Tropical Storm Hilary could dump over year's-worth of rainfall in parts of Desert Southwest

Monsoonal rains of 1.70 i nches in 2022 triggered flash flooding, and debris flows across Death Valley National Park. The National Weather Service identified the flooding as a 1,000-year event.

All modes of tropical weather impacts from Tropical Storm Hilary are expected across California and the Desert Southwest, but the FOX Forecast Center is closely monitoring rainfall rates that could be historic for places that usually don’t see much.

As the moisture shield from Hilary makes its way into the Southwest on Saturday, some communities could see 100-300% of their yearly rainfall in just a three-day period.

Forecast models show areas around Death Valley, the Anz-Borrego Desert and El Centro, California, could see some of the heaviest rainfall when compared to yearly averages.

Mountainous regions of California are expected to see the most rain, but precipitation at higher elevations is not unusual. When it falls on places that are below sea level, it is.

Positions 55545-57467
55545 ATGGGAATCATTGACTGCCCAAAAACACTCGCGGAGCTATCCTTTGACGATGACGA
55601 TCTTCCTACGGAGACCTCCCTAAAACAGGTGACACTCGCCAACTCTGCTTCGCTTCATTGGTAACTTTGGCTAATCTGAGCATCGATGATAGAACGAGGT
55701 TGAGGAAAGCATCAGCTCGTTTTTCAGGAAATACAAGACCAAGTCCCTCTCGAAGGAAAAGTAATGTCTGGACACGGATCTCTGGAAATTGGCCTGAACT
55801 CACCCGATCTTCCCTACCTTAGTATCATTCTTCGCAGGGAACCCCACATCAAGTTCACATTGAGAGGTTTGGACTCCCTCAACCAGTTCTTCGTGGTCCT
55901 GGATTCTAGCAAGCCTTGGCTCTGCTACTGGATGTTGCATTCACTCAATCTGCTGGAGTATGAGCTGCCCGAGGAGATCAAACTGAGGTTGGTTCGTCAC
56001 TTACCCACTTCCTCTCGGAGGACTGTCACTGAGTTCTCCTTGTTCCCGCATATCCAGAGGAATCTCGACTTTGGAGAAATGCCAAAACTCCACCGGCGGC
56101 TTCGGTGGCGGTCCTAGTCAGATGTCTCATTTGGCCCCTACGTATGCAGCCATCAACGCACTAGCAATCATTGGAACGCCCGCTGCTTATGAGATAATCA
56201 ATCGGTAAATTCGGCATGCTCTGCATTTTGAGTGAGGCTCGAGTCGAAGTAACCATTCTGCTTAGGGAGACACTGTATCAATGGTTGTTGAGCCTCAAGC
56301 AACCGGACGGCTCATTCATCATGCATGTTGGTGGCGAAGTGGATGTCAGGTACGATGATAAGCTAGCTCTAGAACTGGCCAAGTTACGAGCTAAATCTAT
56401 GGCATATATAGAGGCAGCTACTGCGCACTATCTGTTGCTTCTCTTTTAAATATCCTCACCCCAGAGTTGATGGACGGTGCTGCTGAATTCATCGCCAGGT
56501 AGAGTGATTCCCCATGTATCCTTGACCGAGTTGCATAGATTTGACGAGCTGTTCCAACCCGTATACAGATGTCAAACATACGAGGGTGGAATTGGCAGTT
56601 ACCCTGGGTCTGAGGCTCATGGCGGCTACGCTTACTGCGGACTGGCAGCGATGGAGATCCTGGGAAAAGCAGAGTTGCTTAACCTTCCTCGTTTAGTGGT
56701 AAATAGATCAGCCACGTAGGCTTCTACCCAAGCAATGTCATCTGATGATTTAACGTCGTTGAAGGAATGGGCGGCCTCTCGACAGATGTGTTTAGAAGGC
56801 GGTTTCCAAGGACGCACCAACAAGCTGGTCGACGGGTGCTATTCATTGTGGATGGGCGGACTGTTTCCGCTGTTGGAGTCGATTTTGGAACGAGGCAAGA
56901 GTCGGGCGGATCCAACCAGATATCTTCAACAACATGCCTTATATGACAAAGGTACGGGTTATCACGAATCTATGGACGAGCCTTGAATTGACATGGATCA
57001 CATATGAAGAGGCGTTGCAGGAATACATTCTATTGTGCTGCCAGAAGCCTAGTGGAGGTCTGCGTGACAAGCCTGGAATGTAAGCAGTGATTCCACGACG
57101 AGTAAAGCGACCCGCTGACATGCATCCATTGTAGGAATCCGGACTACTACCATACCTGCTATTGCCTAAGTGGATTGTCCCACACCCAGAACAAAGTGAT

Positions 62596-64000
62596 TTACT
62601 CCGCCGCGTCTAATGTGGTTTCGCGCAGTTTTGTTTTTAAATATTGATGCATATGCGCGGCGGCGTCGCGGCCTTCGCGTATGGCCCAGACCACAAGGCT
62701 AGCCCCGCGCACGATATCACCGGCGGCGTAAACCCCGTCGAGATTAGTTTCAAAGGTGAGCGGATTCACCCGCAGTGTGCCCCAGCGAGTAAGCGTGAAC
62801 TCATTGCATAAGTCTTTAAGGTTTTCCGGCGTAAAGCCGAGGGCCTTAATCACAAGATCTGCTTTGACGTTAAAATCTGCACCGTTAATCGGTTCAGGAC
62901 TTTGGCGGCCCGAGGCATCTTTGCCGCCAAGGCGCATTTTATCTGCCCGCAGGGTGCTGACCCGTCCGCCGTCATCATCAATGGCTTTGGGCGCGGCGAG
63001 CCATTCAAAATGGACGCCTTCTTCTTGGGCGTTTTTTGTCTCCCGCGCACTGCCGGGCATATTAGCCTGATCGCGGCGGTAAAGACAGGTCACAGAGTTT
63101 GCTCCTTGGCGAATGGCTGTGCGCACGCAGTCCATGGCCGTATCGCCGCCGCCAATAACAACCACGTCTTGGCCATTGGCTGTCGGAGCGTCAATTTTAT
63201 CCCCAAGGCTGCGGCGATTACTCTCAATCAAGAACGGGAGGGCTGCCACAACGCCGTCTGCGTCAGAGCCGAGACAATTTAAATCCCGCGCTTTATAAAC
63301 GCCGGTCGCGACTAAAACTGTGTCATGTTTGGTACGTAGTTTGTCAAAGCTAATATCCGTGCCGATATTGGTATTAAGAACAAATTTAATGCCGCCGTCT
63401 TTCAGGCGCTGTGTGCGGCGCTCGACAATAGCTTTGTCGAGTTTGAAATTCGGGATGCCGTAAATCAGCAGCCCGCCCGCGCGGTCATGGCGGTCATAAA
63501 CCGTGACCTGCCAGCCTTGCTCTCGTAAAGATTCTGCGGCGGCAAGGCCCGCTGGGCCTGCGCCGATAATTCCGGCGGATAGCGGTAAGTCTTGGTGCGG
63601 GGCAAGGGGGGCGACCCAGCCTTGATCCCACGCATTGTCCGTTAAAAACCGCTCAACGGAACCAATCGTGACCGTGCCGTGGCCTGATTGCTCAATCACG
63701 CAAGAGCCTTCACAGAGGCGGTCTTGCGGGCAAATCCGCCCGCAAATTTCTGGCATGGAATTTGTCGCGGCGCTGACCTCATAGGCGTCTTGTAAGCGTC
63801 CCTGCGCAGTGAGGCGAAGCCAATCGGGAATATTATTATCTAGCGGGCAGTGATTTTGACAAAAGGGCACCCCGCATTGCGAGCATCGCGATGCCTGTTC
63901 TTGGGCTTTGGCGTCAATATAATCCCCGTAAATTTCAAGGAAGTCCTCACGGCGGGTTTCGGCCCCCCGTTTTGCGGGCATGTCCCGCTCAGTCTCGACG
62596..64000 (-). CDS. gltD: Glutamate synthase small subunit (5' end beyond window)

Expected rainfall.
(FOX Weather)


The expected rainfall totals of between 3 and 5 inches are anywhere from 60-275% of some communities’ expected annual rainfall totals.

During an average year, some places only see 2-5 inches of rain, but not in only a few days.

Due to the heavy rainfall threat, the region has been placed under the highest threat zone for flash flooding.

Forecast rainfall
(FOX Weather)


Additionally, Flood Watches are in place for about 26 million residents across four states, with the heaviest rainfall expected between Sunday afternoon through Monday evening.

National Weather Service meteorologists warned excessive runoff may lead to flooding of rivers, streams and other low-lying areas.

Outdoor recreation is not advised until water levels subside and the threat of flash flooding diminishes.


Flash flood threat
(FOX Weather)


Desert communities don’t fair well in heavy rainfall

Even though Death Valley National Park averages just 2.20 inches of rainfall yearly, the area is subject to historic flash floods.

In August 2022, monsoonal moisture dropped a record 1.70 inches of rainfall in just 24 hours.

The downpour was enough to enter the history books as the rainiest day at Furnace Creek and was considered a 1,000-year event.

Park rangers reported hundreds of miles of roads were washed away, and visitors were stranded until rescue crews arrived.

Despite the historic nature of the event, there were no fatalities in the sudden rush of water.